Above: Fresno State students empty oranges onto the Bee Sweet Fresh Fruit packing line for processing. Cresencio Rodriguez Delgado –

Go to full story at The Modesto Bee

AgPLUS, partners kick off 2017 Food Processing Expo at Workforce Summit

News Release

February 13, 2017

SACRAMENTO – Central Valley AgPLUS in partnership with California League of Food Processors and Zenith Insurance kicked off the 2017 Food Processing Expo with the Food Processing Workforce Summit on February 7. More than 70 participants attended the event, which addressed the many challenges for Central Valley food processors, including recruiting, training and retaining a strong workforce as well as how human resource managers can keep up with various regulation requirements. Trish Kelly, representing AgPLUS, moderated the morning session which featured an overview of the AgPlus Consortium and the IMCP designation.

Summit panel discussions were represented by industry, education and government, and featured keynote speakers Tim Rainey, executive director of California Workforce Board, and Matthew Roberts, dean of Field Operations for Workforce and Economic Development Division, California Community Colleges Chancellor’s Office.

Results of a survey by California League of Food Processors were released at the event. The survey covered workforce issues for Central Valley food processors and how these can potentially affect initiatives dedicated to solving the skills gap in the industry. Fourteen companies indicated the positions they have the greatest need to fill include maintenance mechanics (93%), electricians (70%), boilers/process heater operators (55%), automation and controls/mechatronic specialists (44%) and machine operators (33%). Many of the positions listed also were named as ones anticipated as having a significant number of vacancies to fill within the next five years due to retirements and departures. Download survey results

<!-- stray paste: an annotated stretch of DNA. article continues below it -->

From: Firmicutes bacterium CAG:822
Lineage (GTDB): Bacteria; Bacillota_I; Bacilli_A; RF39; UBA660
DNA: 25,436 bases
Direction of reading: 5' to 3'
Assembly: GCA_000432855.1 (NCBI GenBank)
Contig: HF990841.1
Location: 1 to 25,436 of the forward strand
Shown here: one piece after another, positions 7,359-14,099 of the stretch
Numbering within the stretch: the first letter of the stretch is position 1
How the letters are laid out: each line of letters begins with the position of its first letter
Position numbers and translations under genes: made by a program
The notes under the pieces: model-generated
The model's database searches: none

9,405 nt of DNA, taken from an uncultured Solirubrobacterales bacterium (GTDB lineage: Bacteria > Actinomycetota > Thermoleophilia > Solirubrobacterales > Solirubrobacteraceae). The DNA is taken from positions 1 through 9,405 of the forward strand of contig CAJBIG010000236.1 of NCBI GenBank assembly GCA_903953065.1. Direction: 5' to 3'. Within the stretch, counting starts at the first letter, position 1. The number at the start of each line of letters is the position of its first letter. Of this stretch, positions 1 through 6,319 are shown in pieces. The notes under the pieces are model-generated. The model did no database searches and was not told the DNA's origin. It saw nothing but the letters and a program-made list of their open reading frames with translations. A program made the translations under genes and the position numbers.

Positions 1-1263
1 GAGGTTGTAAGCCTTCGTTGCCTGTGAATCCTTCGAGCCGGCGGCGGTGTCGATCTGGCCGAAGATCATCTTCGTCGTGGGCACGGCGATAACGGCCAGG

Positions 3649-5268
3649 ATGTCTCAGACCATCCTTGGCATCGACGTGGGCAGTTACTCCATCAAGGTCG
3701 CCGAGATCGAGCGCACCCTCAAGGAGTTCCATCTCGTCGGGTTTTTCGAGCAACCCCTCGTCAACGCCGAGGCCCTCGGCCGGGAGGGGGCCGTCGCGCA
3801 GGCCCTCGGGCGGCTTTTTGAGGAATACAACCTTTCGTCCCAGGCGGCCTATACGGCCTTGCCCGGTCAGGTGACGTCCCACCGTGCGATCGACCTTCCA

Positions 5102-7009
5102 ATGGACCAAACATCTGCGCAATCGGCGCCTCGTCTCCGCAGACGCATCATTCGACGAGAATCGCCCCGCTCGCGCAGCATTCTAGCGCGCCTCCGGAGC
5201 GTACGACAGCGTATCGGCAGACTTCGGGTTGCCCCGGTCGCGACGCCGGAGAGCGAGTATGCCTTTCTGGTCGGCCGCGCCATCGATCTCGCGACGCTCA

AgPLUS was one of 260 exhibitors at the Food Processing Expo on February 8 and 9. Thousands from around the world attended the Food Processing Expo making it the largest food processing tradeshow in California. Featured exhibits included machinery,equipment, supplies and other services, as well as informative sessions and industry-networking opportunities.


Download News Release

Ag students spend day on possible future jobs

The Modesto Bee
By John Holland

One student sat in the driver’s seat of a nut harvester being assembled at Flory Industries in Salida. Another saw how Hilmar Cheese Co. ensures that its products are safe to eat. Still another learned how Duarte Nursery in Hughson produces young fruit and nut trees for farmers.

Thursday provided a chance for job shadowing through Doing What Matters, a state program based in part at Modesto Junior College. Some of the students were videotaped as part of the effort to spread the idea among high schools.

“Job shadowing is an excellent opportunity to get a taste of what a future career can look like,” said Andrew Skidmore of Atwater, who spent the day at Flory and is state president of the National FFA Organization.

Above: Andrew Skidmore, state president for Future Farmers of America, examines a nut harvesting machine at Flory Industries in Salida, Calif., on Thursday, Feb 2, 2017. He was one of several agriculture students taking part in a job-shadowing day in Salida and a few other locations. John Holland –